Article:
But after spending years and millions of dollars, Mr. Lucas abruptly canceled plans recently for the third, and most likely last, major [studio] expansion, citing community opposition. An emotional statement posted online said Lucasfilm would build instead in a place “that sees us as a creative asset, not as an evil empire.”

If the announcement took Marin by surprise, it was nothing compared with what came next. Mr. Lucas said he would sell the land to a developer to bring “low income housing” here.

I’d bet about 10% of people go utterly ballistic about their property. I’ve seen it in my own neighborhood, where a contingent of people stepped forward about 15 years ago to prevent a low-key art fair on my street. You couldn’t believe all of the hyperbole and all the venom. The opponents were worried that people would be walking on the sidewalks in front of their houses during the fair, if you can believe that one. Well, the fair went on, and it continues to this day on an annual basis. I’ve thought a lot about the “sacred” since reading Jonathan Haidt’s thoughts on it (I’ll post on it soon). The basic idea is that once some declares something (e.g., their home) to be sacred, there is no negotiation allowed, and anyone who tries to cross them is evil. The bottom line is that otherwise reasonable people become crazy.

George Lucas apparently had enough of it and decided to let some ordinary folks move into Marin. Talk about inhumane punishment: forcing rich folks to live nearby modest-income Americans . . .

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Zach Wahls honors his two moms.

May 3, 2012 | By | Reply More
Zach Wahls honors his two moms.

Today, an attorney with whom I work told me I absolutely needed to drop what I was doing in order to listen to a 19-year old man giving a statement to the Iowa legislature. Under consideration was a constitutional amendment that would reverse the landmark case of Varnum v Brien. I looked up Zach Wahls on Youtube and watched his incredible speech.

My friend then told me that Zach also happened to be in town, at Left Bank Books, 5 blocks away from my law office. I walked over, arriving in time to hear Zach ending his prepared remarks, and opening the floor to questions. One of the main points he made is that people react badly to households of two gay parents because they have a “fear of the unknown.”

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“Saying Gay” is not about SEX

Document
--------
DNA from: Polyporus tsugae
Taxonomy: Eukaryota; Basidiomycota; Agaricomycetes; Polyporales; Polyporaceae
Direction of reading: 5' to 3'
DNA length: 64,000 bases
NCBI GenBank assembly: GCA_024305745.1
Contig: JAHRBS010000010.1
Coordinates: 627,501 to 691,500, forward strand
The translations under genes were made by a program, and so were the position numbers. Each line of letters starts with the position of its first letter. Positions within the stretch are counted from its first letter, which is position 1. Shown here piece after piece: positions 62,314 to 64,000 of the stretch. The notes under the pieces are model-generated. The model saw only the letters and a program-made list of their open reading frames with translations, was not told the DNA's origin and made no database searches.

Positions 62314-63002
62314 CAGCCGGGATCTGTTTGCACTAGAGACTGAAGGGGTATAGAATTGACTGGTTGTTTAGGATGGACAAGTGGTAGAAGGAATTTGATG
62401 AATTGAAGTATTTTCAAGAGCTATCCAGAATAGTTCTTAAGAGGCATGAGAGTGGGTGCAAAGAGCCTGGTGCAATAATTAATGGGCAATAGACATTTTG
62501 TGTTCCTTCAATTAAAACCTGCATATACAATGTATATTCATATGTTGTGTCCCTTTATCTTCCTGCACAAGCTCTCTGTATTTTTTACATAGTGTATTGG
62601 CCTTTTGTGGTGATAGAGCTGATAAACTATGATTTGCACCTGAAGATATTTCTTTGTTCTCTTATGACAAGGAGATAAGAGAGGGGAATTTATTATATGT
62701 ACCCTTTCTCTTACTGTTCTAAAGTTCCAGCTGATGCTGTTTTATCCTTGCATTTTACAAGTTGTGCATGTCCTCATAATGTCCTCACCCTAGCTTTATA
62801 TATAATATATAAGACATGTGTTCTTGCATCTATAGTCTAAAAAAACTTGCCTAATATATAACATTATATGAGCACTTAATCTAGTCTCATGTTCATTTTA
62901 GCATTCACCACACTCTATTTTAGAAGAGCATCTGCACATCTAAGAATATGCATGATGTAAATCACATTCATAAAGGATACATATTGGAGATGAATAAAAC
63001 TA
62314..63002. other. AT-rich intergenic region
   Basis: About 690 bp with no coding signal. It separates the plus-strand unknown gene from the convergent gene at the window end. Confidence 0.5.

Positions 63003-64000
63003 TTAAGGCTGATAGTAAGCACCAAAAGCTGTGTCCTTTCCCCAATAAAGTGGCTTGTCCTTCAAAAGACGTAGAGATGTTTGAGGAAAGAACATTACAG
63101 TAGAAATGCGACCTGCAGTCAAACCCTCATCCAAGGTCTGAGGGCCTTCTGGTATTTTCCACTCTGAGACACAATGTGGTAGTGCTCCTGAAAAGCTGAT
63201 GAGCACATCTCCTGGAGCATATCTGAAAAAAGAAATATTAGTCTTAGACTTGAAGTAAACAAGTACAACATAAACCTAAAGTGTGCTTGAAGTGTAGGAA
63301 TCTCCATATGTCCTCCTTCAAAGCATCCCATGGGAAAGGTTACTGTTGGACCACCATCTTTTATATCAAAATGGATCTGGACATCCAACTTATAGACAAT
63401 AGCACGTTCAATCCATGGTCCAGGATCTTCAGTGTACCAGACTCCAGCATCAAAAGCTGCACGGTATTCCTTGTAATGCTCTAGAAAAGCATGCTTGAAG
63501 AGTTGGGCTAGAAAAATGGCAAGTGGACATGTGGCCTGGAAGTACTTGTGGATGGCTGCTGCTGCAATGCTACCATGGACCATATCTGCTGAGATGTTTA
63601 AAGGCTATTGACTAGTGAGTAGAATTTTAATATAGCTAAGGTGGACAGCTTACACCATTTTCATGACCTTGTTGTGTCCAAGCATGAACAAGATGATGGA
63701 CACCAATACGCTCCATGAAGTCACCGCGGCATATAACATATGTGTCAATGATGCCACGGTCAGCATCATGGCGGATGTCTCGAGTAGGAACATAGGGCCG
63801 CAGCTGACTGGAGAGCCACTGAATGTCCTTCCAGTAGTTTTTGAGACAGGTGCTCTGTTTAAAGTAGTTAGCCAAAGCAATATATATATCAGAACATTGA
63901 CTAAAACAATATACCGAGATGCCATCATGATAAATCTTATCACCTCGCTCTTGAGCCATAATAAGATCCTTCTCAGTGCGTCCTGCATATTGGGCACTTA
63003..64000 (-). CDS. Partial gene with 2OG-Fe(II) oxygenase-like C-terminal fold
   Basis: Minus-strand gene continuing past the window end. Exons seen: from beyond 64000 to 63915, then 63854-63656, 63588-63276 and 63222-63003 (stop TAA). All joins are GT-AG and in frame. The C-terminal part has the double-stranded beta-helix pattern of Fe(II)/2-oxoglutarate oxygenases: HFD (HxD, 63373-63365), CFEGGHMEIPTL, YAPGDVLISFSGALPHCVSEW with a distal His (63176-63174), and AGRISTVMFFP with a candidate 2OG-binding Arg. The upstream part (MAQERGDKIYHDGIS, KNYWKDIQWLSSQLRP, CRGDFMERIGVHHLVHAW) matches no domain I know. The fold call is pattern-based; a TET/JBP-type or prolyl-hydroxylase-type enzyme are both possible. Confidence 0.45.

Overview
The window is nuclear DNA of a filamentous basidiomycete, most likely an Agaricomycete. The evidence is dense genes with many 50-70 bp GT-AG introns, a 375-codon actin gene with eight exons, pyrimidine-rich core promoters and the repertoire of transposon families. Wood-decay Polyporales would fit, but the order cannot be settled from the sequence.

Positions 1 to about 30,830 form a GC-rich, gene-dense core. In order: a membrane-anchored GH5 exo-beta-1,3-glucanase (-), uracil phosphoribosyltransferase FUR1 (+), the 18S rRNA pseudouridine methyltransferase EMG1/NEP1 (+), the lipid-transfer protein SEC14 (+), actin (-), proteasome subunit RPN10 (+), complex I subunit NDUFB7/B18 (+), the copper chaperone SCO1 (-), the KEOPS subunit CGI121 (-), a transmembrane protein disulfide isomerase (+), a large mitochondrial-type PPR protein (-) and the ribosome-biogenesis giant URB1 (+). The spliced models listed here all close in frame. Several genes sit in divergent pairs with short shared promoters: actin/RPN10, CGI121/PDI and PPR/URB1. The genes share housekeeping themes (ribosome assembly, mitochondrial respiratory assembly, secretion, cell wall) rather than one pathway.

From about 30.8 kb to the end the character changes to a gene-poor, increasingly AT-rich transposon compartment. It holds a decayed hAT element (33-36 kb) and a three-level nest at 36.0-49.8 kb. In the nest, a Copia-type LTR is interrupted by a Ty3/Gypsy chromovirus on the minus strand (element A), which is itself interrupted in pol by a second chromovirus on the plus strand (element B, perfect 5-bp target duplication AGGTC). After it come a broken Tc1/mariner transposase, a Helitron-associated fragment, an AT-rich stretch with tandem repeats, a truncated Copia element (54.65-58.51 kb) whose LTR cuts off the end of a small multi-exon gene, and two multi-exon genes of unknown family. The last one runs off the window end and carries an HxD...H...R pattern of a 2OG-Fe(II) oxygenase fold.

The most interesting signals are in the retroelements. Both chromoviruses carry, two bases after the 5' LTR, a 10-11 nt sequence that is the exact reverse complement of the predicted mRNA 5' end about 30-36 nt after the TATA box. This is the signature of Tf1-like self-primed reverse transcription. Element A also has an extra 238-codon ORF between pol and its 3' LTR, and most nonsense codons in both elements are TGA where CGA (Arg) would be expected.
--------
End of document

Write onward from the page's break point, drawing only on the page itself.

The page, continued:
April 28, 2012 | By | 1 Reply More
“Saying Gay” is not about SEX

I’ve been thinking about the Missouri “Don’t Say Gay” legislation (HB2051) since it hit public awareness. I’ve lived in Missouri most of my life, I am used to seeing legislative discussions that make my head hurt, but this one hit me harder than most.

I realize that this bill, like much legislation around the country, is a fearful reaction to the many advances that gay folk are making. It is more accepted to be gay now than 20 years ago. Gay people are often portrayed on TV shows, in books and movies and the storyline is no longer about being gay. The dramatic value of homosexuality has dipped in popularity. Being gay is less taboo, and for some people that is the last straw. This legislation feels like a last ditch effort from the folks petrified and disgusted by homosexuals to protect themselves through the guise of protecting the children. But from what?

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Life by the numbers

April 15, 2012 | By | 3 Replies More
Life by the numbers

In years past, I used to rest assured that I was in good shape, physically, economically and socially. That was before computers gave me the ability to know exactly how I’m doing.

It used to be easier to pretend that one was in good health. Nowadays, hundreds of websites let you know about all of the diseases that threaten you, complete with many symptoms that undoubtedly match some of your symptoms. Of course there have always been books and magazines with medical information, but never before could you so easily pinpoint so many symptoms with a free Google search or a quick visit to the symptom-checker at Wrongdiagnosis.com.